Joy Harjo

Poet Laureate of the US and NEA Big Read author
Headshot of a woman.

Photo by Makita Wilbur

Music Credit: “NY” written and performed by Kosta, from the album Soul Sand. Used courtesy of the Free Music Archive.

Joy Harjo: I’ll read “Road” and this poem is so stripped down and sometimes I wonder if it’s stripped down too much but I think about it, how our lives can be quite complex but then when it comes to it, it’s very simple. There’s a simple journey, a simple line, a journey. “Road”-- we stand first in our minds and then we toddle, from hand to furniture. Soon, we are walking away from the house and lands of our ancestral creator gods to the circles of friends of schooling and work, making families and worlds of our own. We make our way through storm and sun. We walk side by side or against each other. The last road will be taken alone. There might be crowds calling for blood or a curtained window by the leading bed. It’s best not to be afraid. Lift your attention for the appearance of the next road. It might be through a family of trees, a desert, or on rolling waves of sea. It’s the ancient road the soul knows. We always remember it when we see it. It beckons at birth. It carries us home.

Jo Reed: That is the Poet Laureate of the United States, Joy Harjo, reading her poem, “Road.” It’s from her recent book “An American Sunrise,” which is an NEA Big Read selection and this is Art Works, the weekly podcast produced at the National Endowment for the Arts. I’m Josephine Reed. Joy Harjo is a member of the Muscogee Creek Nation. She’s the 23rd Poet Laureate of the United States and the first Native American to hold that position. Joy Harjo is an artist who creates work in many different spheres. She’s written nine books of poetry, two award-winning children’s books, a memoir, several screenplays, three plays, and one musical. She’s also a musician, who plays the saxophone, flute, and bass. She and her band have toured around the world and she’s produced four award-winning albums. As a poet, she’s received more awards and honors than I have time to name. But I’m not sure what that tells you about the work itself because Joy Harjo’s poetry is a marvel. It’s deeply concerned with history, remembrance, and transcendence. It inhabits landscapes as it draws on myth and native storytelling. In her recent collection, “An American Sunrise,” Joy writes of tribal displacement, a trail of tears that sings of ancestral lands, of a history that remains present, and of a culture that’s essential. Because we’re all still sheltering in place, I spoke to Joy Harjo via the internet. She was at her home in Tulsa and I began there.

Jo Reed: First, Joy, thank you so much for giving me your time. But second, how are you? How are things in Tulsa?

Joy Harjo: Well, pretty quiet. Like every place else, the streets are pretty abandoned. The grocery store isn’t. We were over there yesterday and it was jam-packed with people, most people wearing facemasks and/or gloves, but I think that’s the most crowded place. You know of the crowded places in the city, but it’s very strange to-- I live in the Arts District here and usually, it’s just jamming with people and you go out and actually, the Arts District has become the homeless hub, homeless people walking the streets.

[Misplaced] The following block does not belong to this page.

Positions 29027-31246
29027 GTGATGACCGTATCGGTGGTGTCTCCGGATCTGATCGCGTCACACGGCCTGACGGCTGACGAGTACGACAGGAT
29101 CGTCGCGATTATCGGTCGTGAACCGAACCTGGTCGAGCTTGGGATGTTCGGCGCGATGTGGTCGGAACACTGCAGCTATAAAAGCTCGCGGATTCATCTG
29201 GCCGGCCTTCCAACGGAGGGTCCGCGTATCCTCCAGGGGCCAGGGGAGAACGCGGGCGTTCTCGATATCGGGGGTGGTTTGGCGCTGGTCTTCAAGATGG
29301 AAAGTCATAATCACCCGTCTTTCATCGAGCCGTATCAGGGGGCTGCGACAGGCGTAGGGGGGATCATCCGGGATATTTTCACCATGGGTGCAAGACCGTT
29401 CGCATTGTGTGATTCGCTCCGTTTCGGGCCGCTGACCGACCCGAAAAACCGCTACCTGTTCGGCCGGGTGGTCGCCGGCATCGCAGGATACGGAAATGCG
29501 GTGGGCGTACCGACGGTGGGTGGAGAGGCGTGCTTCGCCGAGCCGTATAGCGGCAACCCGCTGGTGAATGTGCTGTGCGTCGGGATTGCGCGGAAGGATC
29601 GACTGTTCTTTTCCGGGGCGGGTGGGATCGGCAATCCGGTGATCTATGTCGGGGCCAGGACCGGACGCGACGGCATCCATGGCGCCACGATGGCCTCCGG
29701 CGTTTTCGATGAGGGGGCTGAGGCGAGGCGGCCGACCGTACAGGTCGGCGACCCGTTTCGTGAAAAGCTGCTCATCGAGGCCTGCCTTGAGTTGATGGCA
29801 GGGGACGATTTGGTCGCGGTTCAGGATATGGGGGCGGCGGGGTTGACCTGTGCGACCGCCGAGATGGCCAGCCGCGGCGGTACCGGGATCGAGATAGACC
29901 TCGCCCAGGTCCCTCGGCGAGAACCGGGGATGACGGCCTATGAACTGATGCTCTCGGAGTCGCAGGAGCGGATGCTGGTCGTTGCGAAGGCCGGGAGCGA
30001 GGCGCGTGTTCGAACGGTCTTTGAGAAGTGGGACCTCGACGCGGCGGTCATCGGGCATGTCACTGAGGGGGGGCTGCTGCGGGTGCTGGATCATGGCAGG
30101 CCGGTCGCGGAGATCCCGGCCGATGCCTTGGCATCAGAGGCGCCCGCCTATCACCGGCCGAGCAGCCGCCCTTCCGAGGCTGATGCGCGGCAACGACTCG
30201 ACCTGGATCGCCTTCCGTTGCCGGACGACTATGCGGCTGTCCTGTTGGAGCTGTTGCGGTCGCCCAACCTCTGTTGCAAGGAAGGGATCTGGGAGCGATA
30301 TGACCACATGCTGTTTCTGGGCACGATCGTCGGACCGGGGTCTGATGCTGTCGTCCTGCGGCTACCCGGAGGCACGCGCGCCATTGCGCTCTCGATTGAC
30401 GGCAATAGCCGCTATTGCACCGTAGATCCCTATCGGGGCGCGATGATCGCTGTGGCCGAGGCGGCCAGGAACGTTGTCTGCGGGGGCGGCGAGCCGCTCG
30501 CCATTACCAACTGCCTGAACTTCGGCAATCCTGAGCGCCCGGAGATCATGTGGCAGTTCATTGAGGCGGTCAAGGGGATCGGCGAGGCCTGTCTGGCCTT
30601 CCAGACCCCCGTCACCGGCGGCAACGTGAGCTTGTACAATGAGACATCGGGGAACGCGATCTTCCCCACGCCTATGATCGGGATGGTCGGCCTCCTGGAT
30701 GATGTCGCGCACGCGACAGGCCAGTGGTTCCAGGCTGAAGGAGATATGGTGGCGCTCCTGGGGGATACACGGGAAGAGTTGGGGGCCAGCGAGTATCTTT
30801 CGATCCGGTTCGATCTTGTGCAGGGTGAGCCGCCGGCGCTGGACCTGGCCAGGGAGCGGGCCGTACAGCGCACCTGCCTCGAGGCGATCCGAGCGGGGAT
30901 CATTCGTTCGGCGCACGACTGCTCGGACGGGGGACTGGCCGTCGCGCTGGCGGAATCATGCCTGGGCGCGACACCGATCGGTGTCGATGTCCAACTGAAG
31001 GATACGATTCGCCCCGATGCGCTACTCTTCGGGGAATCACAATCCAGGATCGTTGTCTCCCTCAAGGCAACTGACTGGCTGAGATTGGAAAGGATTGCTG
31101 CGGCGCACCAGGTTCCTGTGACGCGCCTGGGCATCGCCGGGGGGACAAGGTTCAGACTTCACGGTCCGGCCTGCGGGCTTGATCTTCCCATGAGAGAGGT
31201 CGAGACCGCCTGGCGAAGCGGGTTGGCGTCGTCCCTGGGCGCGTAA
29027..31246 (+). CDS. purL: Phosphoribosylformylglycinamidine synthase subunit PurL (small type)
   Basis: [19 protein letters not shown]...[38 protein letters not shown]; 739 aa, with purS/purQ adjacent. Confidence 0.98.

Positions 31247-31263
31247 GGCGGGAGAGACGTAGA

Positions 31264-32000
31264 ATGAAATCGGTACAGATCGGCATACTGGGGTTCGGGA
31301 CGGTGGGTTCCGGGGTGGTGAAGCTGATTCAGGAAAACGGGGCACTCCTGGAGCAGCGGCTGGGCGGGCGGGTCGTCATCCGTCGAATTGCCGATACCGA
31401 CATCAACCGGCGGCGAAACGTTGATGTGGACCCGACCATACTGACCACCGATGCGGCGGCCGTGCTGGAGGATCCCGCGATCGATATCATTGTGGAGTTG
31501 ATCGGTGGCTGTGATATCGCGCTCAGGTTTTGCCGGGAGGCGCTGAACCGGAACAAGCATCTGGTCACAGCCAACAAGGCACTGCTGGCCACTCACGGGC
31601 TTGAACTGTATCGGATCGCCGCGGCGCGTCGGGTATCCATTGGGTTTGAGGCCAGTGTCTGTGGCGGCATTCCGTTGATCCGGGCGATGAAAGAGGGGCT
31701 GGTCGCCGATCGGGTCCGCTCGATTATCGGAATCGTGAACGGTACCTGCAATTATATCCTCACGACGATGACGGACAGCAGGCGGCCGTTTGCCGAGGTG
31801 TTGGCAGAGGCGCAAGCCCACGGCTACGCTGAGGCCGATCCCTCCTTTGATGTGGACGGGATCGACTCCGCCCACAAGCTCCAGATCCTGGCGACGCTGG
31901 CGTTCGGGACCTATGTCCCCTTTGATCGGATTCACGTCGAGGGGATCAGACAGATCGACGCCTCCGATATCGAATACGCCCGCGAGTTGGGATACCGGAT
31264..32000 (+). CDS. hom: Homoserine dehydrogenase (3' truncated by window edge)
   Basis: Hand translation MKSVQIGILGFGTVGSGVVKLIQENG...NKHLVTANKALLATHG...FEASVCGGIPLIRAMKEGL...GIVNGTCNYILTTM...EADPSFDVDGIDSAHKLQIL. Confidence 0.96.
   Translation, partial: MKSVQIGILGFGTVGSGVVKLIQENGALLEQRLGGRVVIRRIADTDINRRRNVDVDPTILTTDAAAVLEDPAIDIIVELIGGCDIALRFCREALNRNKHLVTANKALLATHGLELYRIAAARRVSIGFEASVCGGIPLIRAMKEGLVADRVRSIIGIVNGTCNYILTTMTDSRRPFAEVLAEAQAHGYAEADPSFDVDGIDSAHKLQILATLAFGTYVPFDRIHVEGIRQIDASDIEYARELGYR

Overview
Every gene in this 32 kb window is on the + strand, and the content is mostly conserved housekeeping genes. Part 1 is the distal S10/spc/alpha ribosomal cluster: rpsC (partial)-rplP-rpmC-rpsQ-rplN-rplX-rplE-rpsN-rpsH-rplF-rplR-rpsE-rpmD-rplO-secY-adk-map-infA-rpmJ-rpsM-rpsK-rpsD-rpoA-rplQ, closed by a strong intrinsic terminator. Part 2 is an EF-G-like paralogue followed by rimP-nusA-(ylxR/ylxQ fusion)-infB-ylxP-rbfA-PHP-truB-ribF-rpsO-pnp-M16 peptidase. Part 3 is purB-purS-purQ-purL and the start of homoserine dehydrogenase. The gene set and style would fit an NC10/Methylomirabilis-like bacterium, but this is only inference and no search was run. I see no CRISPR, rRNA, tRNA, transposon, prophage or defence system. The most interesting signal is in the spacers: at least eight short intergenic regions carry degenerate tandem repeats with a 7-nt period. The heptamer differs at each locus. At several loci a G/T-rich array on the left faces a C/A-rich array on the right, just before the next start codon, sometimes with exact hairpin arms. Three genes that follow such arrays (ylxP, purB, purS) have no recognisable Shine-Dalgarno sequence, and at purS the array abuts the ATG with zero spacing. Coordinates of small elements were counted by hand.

Jo Reed: It’s never easy to be homeless. God knows. But now, ugh...

Joy Harjo: Mm-hmm.

Jo Reed: Joy, you have a poem in “An American Sunrise” called “How to Write a Poem in a Time of War,” and I wonder if you thought about how to write a poem in a time of pandemic.

Joy Harjo: Yes, I have. I’ve had a few people deride me “Why aren’t you writing the poem to hold the country together, to pull everybody together? You’re the Poet Laureate. You should be writing this poem,” and I think about it and I think we’re all writing that poem. It’s not just me. I’m an ambassador of poetry. Yes, I’m a representative of poetry in this country, but I’ve been writing this poem all my life, a poem for these times, a poem for where we are and so on and yeah, how to write a poem in a time of pandemic-- I’ve been writing. I’ve been writing and writing and writing. The way I come to poetry, I’m not very good at writing occasional poems or poems that I want to have historic dimensions. I come to poetry in a much more smaller and intimate way and then sometimes it goes larger. So, in my dreams last night, I was trying to write that poem and it wasn’t working because I wasn’t coming at the poem from the inside. It’s a different kind of language if I come from it, “Okay, I need to do this and this and this,” in a poem. I don’t work well with an agenda for poems.

Jo Reed: I can understand that. Joy, when did you first come to poetry?

Joy Harjo: I came to the love of poetry-- I think I brought it in with me, actually. I think I brought the love of poetry in, but my mother nurtured that. She used to write songs. Actually, my first influence in writing poetry was song language with lyrics. My mother used to write songs, make demos, and send them off and sing her demos. She’s a very good singer and she also loved poetry. She always felt bad she had only an eighth-grade education, but what she brought from that education was really important. She brought the love of poetry and could quote William Blake and others. She loved the emotionality of rhythm and what it could convey in a song lyric or in a poem. I didn’t start writing poetry, though, until I was in my early 20s.

Jo Reed: What do you think opened that up for you, writing poetry?